MPs are to debate the rollout of Universal Credit amid continuing calls for changes to the way the government’s flagship welfare programme is working.
Labour is calling for the system, which merges six benefits into one, to be paused amid concerns about how long claimants wait to get the cash.
Senior backbencher Frank Field said people were being “pushed towards destitution” on a growing scale.
But ministers insist it is “safe to proceed” following “rigorous” testing.
The government has said anyone in financial distress can apply for advance payments.
The BBC Newsnight’s political editor Nick Watt said he understood ministers were also giving “serious thought” to cutting the initial waiting period for payments from six to four weeks around the time of next month’s Budget.
Universal credit is a new single benefit for working-age people, replacing income support, income-based jobseeker’s allowance, income-related employment and support allowance, housing benefit, child tax credit and working tax credit.
It has been introduced in stages to different groups of claimants over the past four years, with about 590,000 people now receiving it through about 100 job centres.
Earlier this month ministers approved a major extension of the programme to a further 45 job centres across the country, with another 50 to be added each month, despite concerns about its implementation and claims that it was causing real hardship for thousands of families.
Almost a quarter of all claimants have had to wait more than six weeks to receive their first payment in full because of errors and problems evidencing claims.
How does it work?
The idea of universal credit is that no-one faces a situation where they would be better off claiming benefits than working.
There is no limit to the number of hours you can work per week if you get universal credit, but your payment reduces gradually as you earn more.
Under the old system many faced a “cliff edge”, where people on a low income would lose all their benefits at once as soon as they started working more than 16 hours. In the new system, benefit payments are reduced at a consistent rate as income and earnings increase.
A six-week wait is built into the system.
Because universal credit is based on how much money you have each month, it is paid in arrears – people claiming the benefit receive money for the last month worked, not for the month ahead.
That means everyone has to wait at least four weeks, and the rest of the time is because of the way the scheme is administered.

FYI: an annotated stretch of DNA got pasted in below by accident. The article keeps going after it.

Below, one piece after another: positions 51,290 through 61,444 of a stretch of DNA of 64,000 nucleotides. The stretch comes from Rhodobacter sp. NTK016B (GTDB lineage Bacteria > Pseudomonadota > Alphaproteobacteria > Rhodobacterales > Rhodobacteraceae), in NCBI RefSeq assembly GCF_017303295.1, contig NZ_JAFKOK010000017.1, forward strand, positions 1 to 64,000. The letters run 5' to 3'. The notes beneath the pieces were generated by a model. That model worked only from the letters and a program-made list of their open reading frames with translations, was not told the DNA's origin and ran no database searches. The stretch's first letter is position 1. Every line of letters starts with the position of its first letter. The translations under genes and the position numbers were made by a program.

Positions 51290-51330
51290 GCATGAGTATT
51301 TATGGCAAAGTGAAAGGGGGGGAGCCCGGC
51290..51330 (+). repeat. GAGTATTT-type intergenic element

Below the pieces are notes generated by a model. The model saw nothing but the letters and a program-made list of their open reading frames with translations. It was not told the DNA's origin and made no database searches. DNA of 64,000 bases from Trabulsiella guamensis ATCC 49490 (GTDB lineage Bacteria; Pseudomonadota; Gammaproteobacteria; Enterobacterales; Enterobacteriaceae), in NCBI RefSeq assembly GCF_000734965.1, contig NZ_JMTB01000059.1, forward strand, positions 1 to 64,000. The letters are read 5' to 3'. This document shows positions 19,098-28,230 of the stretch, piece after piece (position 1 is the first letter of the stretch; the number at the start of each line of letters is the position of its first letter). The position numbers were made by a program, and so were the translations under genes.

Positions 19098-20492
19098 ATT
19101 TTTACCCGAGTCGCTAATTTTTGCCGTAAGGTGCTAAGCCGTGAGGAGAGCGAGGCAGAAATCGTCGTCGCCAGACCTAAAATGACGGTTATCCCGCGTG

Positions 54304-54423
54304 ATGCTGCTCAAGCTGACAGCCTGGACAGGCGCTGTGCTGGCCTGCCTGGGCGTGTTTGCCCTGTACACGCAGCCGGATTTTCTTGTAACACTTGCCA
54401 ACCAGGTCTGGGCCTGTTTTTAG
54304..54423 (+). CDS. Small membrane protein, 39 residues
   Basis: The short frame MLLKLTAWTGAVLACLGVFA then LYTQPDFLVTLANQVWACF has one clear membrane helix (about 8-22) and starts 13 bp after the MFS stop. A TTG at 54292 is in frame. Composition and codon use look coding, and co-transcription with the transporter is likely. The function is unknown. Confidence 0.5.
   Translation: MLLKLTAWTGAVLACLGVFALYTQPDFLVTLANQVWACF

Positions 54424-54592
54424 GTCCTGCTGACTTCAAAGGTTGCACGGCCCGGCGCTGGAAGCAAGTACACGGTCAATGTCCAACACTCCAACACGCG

This has led to reports of growing numbers of people falling into rent arrears.
Last month it was reported that up to a dozen Conservative MPs wanted the rollout to be put on hold while, ahead of Wednesday’s debate, it is understood Prime Minister Theresa May met a group of MPs in Downing Street to discuss the way ahead.
Although the debate is largely symbolic – any vote that is held will not be binding on the government – it has been tabled by Labour to increase pressure on the government.
The Department for Work and Pensions says its latest data, from last month, indicates 81% of new claimants were paid in full and on time at the end of their first assessment while 89% received some payment.
Cases of non-payment, it said, were due to claimants either not signing paperwork, not passing identity checks or facing “verification issues” such as providing details of their earnings, housing costs and childcare costs.
But Mr Field, an ex-welfare minister who chairs the Work and Pensions Committee, said he was urging ministers not to proceed any further and warning them if they did it would “explode politically”.
Large numbers of people in his Birkenhead constituency, he told the BBC, would “not have any money over Christmas” due to the six-week time lag.
“The government cannot honestly stand up and say this is working,” he told the BBC.
“We know from our constituents the consequences of that – a huge amount of destitution, horror at people who are reduced below what we would regard in this country as a minimum.”
The Department of Work and Pensions said the system was working and the majority of recipients were telling them they were comfortable about managing their finances.
“No-one who needs support should have to wait five or six weeks for their first payment. That’s why we have updated our guidance to make sure anyone who needs an advance payment can get one within five working days, and on the same day if in urgent need.”